No one would mistake Real Estate for a technologically cutting-edge band, though for its second album, released last year, it did upgrade from informal home recordings to a studio -- albeit one in a converted New Paltz, N.Y., barn.
As the New Jersey-spawned indie darlings wrap up many months of touring behind "Days," the 2011 album of hazy, mildly psychedelic pop that was as well-received as the group's self-titled 2009 debut, the band is ready for a break, but feeling like it's getting the knack of rock and roll success.
"We just knew what we were doing a little more. We toured a lot. but we kind of put our foot down in terms of booking too many shows. It got to be too much [after the first album] because we didn't really know what we were doing," frontman and guitarist Martin Courtney says of the learning curve the band has experienced. "We actually had a sound guy for a lot of this tour, which was really nice. We've never had that before."
Real Estate plays Mass MoCA in North Adams tonight.
It has a few more East Coast dates upcoming, and then the thrust of the touring behind the sophomore album will be complete.
Though the core of the band -- Courtney, guitarist Matt Mondanile and Alex Bleeker on bass -- attended the same high school in Ridgewood, N.J., and had even played together in a Weezer cover band, it wasn't until they each returned to their hometowns following college that
Within two years of starting to play gigs, they had a well-received debut album on their hands that even made the prestigious "best new music" list of online indie tastemaker Pitchfork. (The feat was repeated with "Days.")
The sound is fit for lazy summer days, with jangling guitar riffs, laid back vocals and lyrics about driving around the suburbs, not doing much of anything.
In fact, the band's matter-of-fact tales of life in New Jersey cause some observers to describe the its perspective as nostalgic.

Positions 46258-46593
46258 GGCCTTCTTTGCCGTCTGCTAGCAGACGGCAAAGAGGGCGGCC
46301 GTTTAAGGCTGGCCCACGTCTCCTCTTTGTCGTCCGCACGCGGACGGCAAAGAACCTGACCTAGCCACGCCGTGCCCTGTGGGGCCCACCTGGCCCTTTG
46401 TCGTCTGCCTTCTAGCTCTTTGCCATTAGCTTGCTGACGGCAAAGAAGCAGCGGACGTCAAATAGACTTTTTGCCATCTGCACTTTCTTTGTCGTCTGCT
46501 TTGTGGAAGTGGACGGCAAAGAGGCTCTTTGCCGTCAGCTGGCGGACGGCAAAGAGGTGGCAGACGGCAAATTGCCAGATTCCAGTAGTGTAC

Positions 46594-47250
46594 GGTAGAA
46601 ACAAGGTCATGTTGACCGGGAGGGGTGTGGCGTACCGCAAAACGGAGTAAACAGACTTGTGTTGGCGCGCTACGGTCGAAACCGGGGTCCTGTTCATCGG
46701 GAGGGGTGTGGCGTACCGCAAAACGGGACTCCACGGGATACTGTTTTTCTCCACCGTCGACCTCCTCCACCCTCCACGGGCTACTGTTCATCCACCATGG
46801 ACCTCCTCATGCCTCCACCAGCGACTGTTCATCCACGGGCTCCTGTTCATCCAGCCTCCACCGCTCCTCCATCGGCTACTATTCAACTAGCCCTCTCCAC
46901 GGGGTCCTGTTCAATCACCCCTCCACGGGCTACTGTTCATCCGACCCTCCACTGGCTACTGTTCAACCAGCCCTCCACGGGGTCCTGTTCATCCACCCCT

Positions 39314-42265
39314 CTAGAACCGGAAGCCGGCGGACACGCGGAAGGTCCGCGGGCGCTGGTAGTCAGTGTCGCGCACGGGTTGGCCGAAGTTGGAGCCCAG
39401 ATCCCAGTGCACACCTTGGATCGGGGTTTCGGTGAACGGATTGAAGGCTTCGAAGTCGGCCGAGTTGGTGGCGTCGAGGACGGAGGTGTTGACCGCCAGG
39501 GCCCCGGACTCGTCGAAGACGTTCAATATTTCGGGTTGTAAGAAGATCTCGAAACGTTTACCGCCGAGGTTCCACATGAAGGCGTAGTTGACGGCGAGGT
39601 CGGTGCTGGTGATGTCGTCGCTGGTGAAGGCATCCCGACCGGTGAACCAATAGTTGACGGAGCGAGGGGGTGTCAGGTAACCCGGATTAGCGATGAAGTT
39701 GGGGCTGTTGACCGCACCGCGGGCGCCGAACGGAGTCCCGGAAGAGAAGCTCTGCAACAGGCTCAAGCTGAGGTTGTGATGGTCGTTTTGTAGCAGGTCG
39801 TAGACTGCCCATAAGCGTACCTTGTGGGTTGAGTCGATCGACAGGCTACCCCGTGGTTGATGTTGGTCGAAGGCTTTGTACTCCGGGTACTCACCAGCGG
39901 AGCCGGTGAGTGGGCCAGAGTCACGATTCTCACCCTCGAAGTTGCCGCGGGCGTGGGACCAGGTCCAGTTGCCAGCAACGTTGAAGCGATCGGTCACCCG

Real Estate's debut record was made in home recordings at different times and in different places. Courtney says he hears an inconsistency in approach, and aimed for a more cohesive sound for the follow-up.
In a first for the band, the sessions were led by an outside producer (Kevin McMahon, who's worked with The Walk men and Titus Andron icus) and in the same location over the course of five months.
The goal, Courtney's said in the past, was to create a "timeless" sound. He explains they didn't want the album to sound recognizably like it came from any particular musical mo ment.
"I wanted it to sound like it didn't come out this year or last year, it could have come out 20 years ago. We wanted it to sound more professional, but we didn't want it to sound too high-fi or too shiny," he says. "The drums sound like they're from the ‘70s and we wanted the guitars to sound like they were from the 90s or whenever."
Courtney says his lyrics aren't meant to romanticize a particular lifestyle or form part of any grand theme. They just flow from what he knows and seem to fit the mood of the music.
"I don't know what I'm trying to do. When I write songs about growing up or high school or whatever, it's just a personal thing. I think that maybe I write sometimes in a vague enough way that people can apply it to their own memories. Maybe our music our music is [nostalgic], but I'm not pining for high school or something. I'm just writing about it."
Though the band's New Jersey roots are an indelible part of Real Estate's backstory (and helped link them with other emerging bands from the state, like Titus Andronicus and Vivian Girls), each member has now followed indie-rock form and crossed the Hudson to move to Brooklyn. Should we expect a more urban edge to enter the music or lyrics?
"I don't really see myself writing songs about living in Brooklyn," Courtney says with a mild chuckle. "It's hard for me to predict what the next batch of songs will be about. I just think, the experiences that we're having definitely inform the lyrics. maybe not in a literal way.
"I also still have a tendency to want to write about the past all the time."